Since I decided not to engage with lunatics on the internet, my mood, and therefore my quality of life, has improved markedly.
I made the decision a while ago but it was confirmed when I read Lindy West’s explanation of why she’d decided to leave Twitter. For her, it turned out to be a huge waste of space, where the ignorant and the cruel played with her emotions and valuable time. Unlike West, I didn’t leave any social media platforms but I now engage very differently to how I engaged even a year ago. I don’t reply to the poorly conceived or to the badly brought up.
But a few weeks ago, I received an email in response to a column I wrote on women not being recognised in the Australian honours system. In the realm of rude emails, this one wasn’t so bad. No threats of violence. No use of words beginning with c. No use of the word “leftard” (awful for so many reasons).
It just had a message for me in the subject line. “Shocking whinger”. So not too bad really. Take it on the chin along with all the other bad behaviour.
This one was different though. What really attracted my attention was the email address. It showed the person was writing from a bank. Not just any bank: my bank, or one of them.
I have accounts with four banks, all for different purposes. Over the course of my life, I’ve discovered that saving money matters (deferred fun); superannuation matters (I won’t be in paid employment forever, despite what governments would like), getting your debt under control matters (read one and two) and banking with an institution that keeps its systems up to date also matters (how hard can it be to have an up-to-date transaction list?). So that’s how and why I have different accounts with different institutions.
After the first shock of seeing the familiar email address, I immediately thought I was being spoofed, where a sender devises an email to look as if it’s coming from a company, when it isn’t really,
So how to test whether I was being spoofed? I rang the bank. I asked for the name used on the email.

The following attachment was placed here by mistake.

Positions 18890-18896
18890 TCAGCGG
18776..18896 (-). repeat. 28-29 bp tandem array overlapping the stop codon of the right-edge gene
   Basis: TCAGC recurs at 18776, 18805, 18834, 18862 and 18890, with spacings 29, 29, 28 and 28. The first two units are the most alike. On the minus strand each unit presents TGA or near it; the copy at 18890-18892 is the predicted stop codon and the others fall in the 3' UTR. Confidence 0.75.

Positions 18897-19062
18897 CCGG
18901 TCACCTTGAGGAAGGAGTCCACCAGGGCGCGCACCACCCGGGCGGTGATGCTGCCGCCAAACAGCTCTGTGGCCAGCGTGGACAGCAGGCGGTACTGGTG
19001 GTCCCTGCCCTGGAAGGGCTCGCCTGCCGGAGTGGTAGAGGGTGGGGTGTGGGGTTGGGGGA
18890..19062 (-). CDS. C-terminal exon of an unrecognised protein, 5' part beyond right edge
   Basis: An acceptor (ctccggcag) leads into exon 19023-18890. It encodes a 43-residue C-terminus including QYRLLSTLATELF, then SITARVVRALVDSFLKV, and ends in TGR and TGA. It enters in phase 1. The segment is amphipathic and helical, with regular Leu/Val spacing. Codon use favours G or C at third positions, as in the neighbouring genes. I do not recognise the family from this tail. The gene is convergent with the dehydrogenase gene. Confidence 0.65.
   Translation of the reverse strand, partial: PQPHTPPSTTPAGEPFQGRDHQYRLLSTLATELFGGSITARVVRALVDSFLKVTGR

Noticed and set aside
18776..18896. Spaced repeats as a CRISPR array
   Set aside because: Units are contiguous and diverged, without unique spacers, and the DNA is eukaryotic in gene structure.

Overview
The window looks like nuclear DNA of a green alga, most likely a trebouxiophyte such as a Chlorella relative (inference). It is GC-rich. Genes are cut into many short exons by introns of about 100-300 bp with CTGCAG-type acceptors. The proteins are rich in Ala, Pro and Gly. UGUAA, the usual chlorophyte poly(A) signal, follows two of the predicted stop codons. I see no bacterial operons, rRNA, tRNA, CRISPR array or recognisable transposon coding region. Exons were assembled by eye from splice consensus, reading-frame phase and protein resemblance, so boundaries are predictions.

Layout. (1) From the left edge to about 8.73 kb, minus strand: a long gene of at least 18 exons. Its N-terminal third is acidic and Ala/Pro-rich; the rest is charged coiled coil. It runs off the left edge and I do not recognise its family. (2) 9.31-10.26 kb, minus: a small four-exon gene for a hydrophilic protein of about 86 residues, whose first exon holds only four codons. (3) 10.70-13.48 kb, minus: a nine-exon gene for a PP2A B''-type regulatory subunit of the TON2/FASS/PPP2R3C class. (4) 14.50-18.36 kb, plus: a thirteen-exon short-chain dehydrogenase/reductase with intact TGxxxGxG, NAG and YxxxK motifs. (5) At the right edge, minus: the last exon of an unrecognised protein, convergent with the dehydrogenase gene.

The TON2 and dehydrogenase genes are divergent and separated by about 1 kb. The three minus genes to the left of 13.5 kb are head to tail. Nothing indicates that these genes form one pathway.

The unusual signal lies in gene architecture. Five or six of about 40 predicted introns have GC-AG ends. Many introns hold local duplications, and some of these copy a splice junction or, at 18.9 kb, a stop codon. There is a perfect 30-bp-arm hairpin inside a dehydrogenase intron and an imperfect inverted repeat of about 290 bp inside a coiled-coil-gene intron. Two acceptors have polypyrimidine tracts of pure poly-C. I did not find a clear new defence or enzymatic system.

And the bank put me straight through.
I introduced myself nervously. I asked the man why he had sent an email without a coherent argument. Zero response. If this happened to me, I think the first thing to come out of my mouth would be an apology. There was no apology but a slight choking sound on the other end. I said goodbye. I rang the switch and asked to be put through to this man’s supervisor.
A few days later, I received a real apology from the institution from a very senior person at the bank. I appreciated that.
But I must say the response was slow. There was never any apology from the man who sent the email in the first place. And, in my view, there were only two reasons I ended up with any sort of an apology. One, I was a customer. Two, the bank management’s thought I’d write about it in a column and that the apology would dissuade me from doing that.
I said goodbye. I rang the switch and asked to be put through to this man’s supervisor.
But the longer it is since this incident – now a few weeks – the madder I am.
It’s an unusual person who doesn’t use their work emails for private business. Sharing links. Sending reminders. My workplace has a pretty solid code of conduct, which makes it clear what it expects of staff, whether they are online or offline.
University of Melbourne professor of labour law John Howe says most larger organisations have such a code of conduct and sometimes employees who don’t adhere to the code are disciplined. He reminds me of the technicolour case that involved the ANZ bank, dismissed employees, a lap-dancing bar, white powder, and “lewd and explicit emails”. He also says that, in many workplaces, there is little restriction on the use of work emails for private purposes so long as it’s not offensive.
And I’ve thought a lot about what action would have satisfied me. Did I really want someone sacked because they didn’t like a column I wrote?
No. That would be utterly ridiculous.
But one action would have made me feel as if the bank had really addressed my concerns: a written apology from the employee himself. I know he was subject to some kind of internal disciplinary action. And I know the man who apologised to me said that, at first, the man who’d written the email stubbornly defended his actions but was brought around when asked how he’d feel if his “own daughters got an email like that”.
And that’s the problem: a culture that says people should only behave well when there is a direct individual outcome.
I spent a few hours looking at the state of gender equity in the organisations with which I bank. It’s seriously depressing reading. Plenty of fine sentiment but not too many women in charge, although almost every organisation said “change is coming”.
Of course, that’s true of most Australian organisations, especially those in the for-profit sector. But there’s something about banking that makes respect even more important. We all need to bank. We don’t all need to involve ourselves with all the other companies with few women at the top.
There is no respect without equality and, in contemporary Australian banking, there is too little of that.
Jenna Price is a columnist for The Canberra Times and Daily Life and an academic at the University of Technology Sydney.